An AIDS patient shows a picture of himself in 2003 before he received antiretroviral drug therapy and began a food program. He was so ill then that his family purchased his coffin.


ART have been a revolution in the treatment of the AIDS virus. Over 19 million lives have been saved by the AIDS virus to their widespread use, the vast majority of 70% in developing countries, according to a study published Tuesday in the American academic journal The Lancet , on the occasion of the International AIDS Conference being held currently in Melbourne, Australia. Antiretroviral drugs have actually shown their effectiveness in recent years. They can effectively fight the AIDS virus (HIV) to make it undetectable in the blood. However, antiretroviral drugs do not offer complete cure but provide a durable prolong the lives of people infected with the AIDS virus.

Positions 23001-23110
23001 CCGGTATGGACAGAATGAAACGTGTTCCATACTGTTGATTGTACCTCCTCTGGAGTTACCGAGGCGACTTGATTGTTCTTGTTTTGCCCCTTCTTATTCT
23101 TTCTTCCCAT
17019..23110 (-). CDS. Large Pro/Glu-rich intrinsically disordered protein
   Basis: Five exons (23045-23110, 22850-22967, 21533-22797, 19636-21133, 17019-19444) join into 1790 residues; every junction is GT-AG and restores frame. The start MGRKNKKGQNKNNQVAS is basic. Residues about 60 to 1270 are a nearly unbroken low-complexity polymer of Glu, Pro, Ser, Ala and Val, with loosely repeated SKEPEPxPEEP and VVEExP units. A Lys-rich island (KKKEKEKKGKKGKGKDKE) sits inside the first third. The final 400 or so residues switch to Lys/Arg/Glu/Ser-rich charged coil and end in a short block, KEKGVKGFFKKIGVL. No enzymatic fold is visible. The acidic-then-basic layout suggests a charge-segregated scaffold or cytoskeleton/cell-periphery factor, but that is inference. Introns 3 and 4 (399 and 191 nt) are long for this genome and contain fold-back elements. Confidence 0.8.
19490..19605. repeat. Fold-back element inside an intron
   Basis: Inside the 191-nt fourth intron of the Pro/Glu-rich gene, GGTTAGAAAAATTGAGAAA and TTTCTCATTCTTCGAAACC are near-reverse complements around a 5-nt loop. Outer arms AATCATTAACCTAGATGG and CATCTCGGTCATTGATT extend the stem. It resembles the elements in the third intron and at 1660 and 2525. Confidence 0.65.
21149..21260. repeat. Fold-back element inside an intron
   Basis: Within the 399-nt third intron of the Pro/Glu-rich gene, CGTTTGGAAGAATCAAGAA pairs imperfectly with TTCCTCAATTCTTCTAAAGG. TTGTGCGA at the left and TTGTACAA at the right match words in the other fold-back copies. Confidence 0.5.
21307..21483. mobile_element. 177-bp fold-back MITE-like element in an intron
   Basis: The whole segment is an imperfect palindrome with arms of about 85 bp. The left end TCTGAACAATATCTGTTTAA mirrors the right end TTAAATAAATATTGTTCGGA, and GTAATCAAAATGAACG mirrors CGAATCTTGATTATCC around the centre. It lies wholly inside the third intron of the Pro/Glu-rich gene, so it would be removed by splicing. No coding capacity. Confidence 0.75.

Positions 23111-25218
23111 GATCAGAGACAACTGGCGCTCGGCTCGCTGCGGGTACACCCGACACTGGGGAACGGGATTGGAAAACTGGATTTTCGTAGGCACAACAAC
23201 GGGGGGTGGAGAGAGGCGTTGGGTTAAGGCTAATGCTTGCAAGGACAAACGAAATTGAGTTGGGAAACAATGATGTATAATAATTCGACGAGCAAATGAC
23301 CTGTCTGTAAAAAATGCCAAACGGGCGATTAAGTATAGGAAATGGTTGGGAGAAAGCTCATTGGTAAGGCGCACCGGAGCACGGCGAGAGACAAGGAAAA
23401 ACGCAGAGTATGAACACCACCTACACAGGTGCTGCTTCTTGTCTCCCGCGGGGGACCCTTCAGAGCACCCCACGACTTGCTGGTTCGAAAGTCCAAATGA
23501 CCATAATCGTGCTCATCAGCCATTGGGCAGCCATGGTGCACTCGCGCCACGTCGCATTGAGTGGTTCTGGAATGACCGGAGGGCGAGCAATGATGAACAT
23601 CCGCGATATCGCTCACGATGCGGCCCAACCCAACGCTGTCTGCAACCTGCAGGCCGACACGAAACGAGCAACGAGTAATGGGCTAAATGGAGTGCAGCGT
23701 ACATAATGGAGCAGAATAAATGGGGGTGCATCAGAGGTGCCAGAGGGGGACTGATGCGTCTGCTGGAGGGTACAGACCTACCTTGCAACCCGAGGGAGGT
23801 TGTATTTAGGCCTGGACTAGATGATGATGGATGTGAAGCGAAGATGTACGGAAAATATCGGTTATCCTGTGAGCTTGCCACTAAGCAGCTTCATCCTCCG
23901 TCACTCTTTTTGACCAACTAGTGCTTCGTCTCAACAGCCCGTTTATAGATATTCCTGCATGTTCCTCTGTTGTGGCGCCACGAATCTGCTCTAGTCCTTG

The Lancet explains the origin of the study. According to the magazine, it all began when researchers at the American Institute IHME at the University of Washington analyzed data from 188 countries over the period 1990 to 2013 to achieve “the most comprehensive study on the objectives of Millennium Development Goals, “in the fight against AIDS, malaria and tuberculosis. These goals, adopted in 2000 by the United Nations, had elements of these three diseases, with the ambition to halt and roll back to, especially in poor countries by 2015.

According to lead study author, Dr. Christopher Murray of the University of Washington, if these good results for HIV were obtained, it is because there has been a “sharp increase in financing and political attention on AIDS, malaria and tuberculosis for 13 years. ” Or, “Our research shows that attention to these diseases has had a real impact,” he says, noting however that there is still much to do, and that these diseases remain a major health problem 2013.